The most common of the originally appellative names of God is Elohim (), plural in form though commonly construed with a singular verb or adjective. This is, most probably, to be explained as the plural of majesty or excellence, expressing high dignity or greatness: comp. the similar use of plurals of "ba'al" (master) and "adon" (lord). In Ethiopic, Amlak ("lords") is the common name for God. The singular, Eloah (), is comparatively rare, occurring only in poetry and late prose (in Job, 41 times). The same divine name is found in Arabic (ilah) and in Aramaic (elah). The singular is used in six places for heathen deities (II Chron. xxxii. 15; Dan. xi. 37, 38; etc.); and the plural also, a few times, either for gods or images (Ex. ix. 1, xii. 12, xx. 3; etc.) or for one god (Ex. xxxii. 1; Gen. xxxi. 30, 32; etc.). In the great majority of cases both are used as names of the one God of Israel.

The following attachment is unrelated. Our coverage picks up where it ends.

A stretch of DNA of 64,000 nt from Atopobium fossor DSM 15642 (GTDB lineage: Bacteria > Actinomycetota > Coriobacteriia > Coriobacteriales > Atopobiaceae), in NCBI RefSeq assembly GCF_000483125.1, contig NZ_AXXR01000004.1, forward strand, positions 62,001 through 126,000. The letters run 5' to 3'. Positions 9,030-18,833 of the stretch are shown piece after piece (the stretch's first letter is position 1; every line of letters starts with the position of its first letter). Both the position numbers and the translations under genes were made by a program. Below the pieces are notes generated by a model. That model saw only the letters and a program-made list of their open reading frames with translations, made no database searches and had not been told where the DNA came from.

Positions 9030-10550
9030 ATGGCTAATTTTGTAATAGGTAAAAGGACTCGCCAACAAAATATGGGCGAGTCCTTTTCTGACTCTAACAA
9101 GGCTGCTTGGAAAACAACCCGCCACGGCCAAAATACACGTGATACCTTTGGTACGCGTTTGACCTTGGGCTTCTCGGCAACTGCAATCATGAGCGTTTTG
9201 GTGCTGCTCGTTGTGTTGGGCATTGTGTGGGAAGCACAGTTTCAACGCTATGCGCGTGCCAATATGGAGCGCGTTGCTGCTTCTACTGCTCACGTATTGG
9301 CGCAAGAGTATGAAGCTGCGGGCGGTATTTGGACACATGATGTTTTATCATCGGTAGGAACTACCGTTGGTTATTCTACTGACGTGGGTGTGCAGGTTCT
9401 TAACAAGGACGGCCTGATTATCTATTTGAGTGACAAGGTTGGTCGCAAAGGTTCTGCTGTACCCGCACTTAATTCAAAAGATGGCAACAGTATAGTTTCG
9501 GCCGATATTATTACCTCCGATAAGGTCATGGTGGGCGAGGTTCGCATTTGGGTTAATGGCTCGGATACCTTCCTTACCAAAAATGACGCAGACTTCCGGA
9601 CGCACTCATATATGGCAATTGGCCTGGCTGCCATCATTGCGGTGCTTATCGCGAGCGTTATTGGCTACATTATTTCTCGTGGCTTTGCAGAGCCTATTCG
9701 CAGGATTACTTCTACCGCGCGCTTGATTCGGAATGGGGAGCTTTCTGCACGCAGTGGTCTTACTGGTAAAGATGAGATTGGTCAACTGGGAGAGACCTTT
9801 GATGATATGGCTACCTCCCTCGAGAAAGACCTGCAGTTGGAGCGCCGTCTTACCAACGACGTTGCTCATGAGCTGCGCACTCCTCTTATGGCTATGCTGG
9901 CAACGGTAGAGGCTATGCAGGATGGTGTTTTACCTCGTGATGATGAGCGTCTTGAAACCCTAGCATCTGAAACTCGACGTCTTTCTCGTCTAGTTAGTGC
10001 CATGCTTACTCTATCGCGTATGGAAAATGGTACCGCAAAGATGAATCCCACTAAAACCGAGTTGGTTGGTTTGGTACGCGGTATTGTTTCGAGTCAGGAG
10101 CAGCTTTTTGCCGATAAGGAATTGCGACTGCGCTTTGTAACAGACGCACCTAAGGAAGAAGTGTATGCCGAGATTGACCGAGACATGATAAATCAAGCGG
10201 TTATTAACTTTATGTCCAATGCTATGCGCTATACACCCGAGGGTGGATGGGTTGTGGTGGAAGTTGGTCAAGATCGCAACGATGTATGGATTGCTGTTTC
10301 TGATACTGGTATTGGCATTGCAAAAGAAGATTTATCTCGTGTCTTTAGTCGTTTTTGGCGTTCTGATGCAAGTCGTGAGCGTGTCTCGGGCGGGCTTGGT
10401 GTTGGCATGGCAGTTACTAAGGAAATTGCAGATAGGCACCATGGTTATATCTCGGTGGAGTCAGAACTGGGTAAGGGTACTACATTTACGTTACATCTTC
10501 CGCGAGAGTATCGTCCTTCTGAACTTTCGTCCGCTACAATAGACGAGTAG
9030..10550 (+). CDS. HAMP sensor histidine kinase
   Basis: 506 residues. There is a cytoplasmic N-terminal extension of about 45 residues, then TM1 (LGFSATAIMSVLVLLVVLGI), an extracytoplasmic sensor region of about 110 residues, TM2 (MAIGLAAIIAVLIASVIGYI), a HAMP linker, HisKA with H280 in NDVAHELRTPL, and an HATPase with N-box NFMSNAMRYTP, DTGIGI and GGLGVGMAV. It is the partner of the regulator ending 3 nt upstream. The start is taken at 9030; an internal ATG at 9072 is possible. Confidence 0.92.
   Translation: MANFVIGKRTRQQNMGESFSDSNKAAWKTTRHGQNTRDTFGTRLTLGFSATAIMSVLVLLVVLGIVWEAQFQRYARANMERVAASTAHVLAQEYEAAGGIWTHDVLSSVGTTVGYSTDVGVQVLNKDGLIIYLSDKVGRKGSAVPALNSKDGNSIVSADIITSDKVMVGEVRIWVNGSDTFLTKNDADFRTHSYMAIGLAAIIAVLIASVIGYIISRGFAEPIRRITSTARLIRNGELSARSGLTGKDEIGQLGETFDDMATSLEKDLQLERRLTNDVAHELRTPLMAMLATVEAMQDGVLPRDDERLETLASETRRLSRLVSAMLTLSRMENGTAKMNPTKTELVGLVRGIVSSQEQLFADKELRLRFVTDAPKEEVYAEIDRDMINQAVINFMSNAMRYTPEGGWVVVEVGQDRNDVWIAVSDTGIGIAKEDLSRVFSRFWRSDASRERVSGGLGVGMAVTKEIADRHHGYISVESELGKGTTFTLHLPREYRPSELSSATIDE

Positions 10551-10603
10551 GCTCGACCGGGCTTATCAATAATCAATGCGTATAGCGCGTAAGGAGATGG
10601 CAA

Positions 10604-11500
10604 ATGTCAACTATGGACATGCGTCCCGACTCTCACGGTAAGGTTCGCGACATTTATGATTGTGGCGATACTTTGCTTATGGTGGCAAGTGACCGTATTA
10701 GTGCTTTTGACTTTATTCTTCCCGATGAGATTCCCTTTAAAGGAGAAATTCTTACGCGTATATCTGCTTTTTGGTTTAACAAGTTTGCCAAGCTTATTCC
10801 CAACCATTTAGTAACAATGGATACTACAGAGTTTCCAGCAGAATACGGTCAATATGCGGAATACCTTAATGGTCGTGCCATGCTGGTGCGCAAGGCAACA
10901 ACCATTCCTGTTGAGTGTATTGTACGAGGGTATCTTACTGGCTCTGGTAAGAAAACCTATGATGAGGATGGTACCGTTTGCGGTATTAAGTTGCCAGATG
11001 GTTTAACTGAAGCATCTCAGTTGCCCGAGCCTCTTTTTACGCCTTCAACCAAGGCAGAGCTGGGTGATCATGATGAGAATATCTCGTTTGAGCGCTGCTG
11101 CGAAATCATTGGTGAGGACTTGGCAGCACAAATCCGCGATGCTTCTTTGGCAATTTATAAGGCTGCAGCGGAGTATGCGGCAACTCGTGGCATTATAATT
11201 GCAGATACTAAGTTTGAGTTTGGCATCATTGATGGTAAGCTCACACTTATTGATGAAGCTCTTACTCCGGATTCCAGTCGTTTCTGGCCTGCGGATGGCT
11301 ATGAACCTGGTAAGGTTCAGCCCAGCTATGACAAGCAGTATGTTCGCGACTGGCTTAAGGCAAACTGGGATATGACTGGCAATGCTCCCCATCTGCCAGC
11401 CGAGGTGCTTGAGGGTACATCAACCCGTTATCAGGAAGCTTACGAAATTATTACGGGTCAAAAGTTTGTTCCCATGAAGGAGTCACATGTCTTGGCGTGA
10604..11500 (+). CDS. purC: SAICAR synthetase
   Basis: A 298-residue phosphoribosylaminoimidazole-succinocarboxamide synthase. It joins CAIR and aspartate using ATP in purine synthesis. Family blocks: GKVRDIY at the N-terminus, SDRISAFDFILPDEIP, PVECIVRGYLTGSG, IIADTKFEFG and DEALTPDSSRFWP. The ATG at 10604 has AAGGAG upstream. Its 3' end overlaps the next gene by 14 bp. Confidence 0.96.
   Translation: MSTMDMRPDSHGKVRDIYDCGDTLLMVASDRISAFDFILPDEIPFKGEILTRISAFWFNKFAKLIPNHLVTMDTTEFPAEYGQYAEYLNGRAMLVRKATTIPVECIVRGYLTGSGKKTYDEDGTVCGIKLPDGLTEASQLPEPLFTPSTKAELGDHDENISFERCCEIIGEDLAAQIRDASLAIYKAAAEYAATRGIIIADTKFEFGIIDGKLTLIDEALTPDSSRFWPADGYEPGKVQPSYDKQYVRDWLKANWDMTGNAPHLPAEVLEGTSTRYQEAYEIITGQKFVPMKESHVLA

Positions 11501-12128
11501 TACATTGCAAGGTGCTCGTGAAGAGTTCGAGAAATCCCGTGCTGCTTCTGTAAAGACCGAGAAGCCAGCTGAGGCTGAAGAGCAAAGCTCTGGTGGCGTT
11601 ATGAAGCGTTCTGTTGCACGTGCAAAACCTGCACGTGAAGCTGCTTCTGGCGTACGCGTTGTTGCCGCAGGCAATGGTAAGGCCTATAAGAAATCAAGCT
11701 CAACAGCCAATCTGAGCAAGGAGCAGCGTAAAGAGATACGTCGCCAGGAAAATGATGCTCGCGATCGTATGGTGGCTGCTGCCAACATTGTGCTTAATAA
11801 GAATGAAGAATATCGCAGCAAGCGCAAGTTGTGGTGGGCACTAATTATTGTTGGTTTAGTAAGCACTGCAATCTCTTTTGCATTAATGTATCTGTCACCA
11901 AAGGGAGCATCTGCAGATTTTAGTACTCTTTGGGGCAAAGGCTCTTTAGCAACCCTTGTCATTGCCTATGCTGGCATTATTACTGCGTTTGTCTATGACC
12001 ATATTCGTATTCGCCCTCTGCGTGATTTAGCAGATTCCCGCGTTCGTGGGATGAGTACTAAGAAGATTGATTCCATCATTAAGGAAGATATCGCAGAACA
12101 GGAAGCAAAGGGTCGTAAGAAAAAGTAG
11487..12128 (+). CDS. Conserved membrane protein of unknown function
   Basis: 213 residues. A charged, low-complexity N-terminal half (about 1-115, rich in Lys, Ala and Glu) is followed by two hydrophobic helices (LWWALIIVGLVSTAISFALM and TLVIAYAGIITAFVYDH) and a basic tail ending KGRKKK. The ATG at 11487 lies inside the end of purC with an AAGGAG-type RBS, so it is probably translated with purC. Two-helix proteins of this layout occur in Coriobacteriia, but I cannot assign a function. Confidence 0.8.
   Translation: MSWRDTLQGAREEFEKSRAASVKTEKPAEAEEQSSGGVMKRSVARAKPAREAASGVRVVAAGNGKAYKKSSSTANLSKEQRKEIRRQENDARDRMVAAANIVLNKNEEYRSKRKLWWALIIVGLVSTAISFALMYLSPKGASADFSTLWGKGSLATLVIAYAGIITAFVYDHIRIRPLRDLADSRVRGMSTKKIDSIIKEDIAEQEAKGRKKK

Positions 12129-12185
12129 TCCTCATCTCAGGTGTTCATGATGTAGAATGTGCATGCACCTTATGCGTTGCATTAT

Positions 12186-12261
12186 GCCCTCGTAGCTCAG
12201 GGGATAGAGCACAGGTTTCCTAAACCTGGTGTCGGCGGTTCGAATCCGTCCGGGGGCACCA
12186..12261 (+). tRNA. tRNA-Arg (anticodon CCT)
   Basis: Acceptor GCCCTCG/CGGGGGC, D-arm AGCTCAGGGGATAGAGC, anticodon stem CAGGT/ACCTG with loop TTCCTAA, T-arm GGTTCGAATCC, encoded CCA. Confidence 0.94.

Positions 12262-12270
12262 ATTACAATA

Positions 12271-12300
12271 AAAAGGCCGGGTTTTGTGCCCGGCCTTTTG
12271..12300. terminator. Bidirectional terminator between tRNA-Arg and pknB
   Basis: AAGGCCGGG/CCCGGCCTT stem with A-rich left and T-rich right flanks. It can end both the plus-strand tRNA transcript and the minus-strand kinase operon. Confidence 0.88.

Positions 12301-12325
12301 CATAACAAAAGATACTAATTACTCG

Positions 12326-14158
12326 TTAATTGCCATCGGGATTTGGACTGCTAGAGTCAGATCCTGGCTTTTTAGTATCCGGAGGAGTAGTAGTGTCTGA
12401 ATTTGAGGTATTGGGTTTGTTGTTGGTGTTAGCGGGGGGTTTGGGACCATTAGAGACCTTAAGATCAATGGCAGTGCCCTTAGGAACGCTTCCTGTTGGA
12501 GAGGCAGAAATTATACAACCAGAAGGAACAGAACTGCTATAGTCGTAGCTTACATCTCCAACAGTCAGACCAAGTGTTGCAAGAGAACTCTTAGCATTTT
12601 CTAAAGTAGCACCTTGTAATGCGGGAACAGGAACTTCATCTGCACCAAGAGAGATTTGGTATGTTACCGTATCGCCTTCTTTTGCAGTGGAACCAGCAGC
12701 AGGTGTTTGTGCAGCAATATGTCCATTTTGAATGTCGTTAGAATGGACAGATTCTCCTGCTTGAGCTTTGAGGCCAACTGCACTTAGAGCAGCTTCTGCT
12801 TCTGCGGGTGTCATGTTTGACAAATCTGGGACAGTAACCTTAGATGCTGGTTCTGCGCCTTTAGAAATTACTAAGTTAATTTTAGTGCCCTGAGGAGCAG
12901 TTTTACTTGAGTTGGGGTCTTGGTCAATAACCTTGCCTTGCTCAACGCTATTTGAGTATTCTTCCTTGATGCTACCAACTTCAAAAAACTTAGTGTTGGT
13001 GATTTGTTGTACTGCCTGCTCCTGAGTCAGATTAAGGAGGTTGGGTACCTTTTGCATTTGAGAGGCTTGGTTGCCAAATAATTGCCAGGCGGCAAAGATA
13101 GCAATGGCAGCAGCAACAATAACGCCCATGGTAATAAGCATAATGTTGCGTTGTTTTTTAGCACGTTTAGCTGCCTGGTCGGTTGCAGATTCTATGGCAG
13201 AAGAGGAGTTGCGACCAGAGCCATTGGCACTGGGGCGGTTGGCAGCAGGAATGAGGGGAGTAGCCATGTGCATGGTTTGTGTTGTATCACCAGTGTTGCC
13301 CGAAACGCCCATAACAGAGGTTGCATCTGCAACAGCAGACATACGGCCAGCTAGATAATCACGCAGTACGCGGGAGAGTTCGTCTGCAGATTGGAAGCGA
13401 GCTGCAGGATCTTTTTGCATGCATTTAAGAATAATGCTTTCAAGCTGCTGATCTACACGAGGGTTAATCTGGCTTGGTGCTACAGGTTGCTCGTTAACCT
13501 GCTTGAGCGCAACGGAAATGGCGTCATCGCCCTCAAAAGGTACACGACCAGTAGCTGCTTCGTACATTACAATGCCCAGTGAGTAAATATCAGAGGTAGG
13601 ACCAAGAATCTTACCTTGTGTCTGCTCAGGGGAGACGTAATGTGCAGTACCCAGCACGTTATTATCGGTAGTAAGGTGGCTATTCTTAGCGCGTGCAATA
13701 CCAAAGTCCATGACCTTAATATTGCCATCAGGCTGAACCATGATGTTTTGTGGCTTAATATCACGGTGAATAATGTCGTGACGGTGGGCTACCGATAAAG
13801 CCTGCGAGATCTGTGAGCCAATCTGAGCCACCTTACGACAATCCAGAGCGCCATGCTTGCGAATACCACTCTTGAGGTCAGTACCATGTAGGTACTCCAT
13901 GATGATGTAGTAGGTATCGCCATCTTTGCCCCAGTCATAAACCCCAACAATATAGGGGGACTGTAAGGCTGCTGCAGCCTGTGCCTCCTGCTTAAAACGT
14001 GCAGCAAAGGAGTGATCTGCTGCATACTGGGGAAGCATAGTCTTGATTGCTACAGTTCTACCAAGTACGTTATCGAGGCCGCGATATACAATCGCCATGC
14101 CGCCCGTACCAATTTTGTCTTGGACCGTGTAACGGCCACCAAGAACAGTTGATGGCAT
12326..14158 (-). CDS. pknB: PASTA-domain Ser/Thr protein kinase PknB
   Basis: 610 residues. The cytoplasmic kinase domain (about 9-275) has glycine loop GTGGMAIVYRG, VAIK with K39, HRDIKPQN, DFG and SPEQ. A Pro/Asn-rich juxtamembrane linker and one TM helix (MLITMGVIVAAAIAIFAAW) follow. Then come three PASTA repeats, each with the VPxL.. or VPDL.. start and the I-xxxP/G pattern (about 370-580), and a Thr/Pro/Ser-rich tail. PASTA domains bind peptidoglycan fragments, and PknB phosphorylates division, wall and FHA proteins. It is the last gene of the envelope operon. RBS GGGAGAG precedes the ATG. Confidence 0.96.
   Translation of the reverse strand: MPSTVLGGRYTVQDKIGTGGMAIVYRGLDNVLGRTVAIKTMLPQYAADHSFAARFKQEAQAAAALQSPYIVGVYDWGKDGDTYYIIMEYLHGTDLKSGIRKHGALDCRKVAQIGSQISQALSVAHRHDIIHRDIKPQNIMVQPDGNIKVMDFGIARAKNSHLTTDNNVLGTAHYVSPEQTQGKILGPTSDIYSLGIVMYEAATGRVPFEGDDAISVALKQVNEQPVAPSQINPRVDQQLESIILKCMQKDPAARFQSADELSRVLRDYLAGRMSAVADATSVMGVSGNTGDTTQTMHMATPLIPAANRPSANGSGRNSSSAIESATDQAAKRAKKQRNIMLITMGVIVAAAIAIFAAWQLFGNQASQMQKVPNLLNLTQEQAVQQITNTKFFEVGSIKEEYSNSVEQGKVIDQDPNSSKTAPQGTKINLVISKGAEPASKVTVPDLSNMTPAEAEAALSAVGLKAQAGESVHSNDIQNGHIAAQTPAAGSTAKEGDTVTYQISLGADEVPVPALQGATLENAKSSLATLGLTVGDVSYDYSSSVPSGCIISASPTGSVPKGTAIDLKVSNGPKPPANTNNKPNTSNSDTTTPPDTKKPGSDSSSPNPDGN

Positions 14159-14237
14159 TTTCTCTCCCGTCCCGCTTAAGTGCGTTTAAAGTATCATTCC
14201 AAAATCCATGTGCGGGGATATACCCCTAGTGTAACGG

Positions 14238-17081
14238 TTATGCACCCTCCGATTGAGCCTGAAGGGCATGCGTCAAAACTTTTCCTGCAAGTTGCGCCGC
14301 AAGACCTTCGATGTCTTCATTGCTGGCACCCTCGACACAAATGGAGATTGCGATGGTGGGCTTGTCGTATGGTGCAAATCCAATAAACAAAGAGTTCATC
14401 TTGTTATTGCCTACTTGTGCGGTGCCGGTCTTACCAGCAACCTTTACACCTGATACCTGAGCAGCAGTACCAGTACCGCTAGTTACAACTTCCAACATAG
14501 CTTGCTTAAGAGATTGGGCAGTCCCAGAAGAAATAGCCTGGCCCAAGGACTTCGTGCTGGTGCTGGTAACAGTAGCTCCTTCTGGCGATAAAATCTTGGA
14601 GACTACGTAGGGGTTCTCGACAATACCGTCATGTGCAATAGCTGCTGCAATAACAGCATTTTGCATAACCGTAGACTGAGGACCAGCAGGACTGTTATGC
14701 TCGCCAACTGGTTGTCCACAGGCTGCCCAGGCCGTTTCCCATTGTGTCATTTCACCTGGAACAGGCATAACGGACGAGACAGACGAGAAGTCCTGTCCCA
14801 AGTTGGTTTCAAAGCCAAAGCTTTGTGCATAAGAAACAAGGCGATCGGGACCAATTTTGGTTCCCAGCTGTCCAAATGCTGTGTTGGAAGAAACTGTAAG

The root-meaning of the word is unknown. The most probable theory is that it may be connected with the old Arabic verb "alih" (to be perplexed, afraid; to seek refuge because of fear). Eloah, Elohim, would, therefore, be "He who is the object of fear or reverence," or "He with whom one who is afraid takes refuge" (comp. the name "fear of Isaac" in Gen. xxxi. 42, 53; see also Isa. viii. 13; Ps. lxxvi. 12). The predominance of this name in the later writings, as compared with the more distinctively Hebrew national name Yhwh, may have been due to the broadening idea of God as the transcendent and universal Lord
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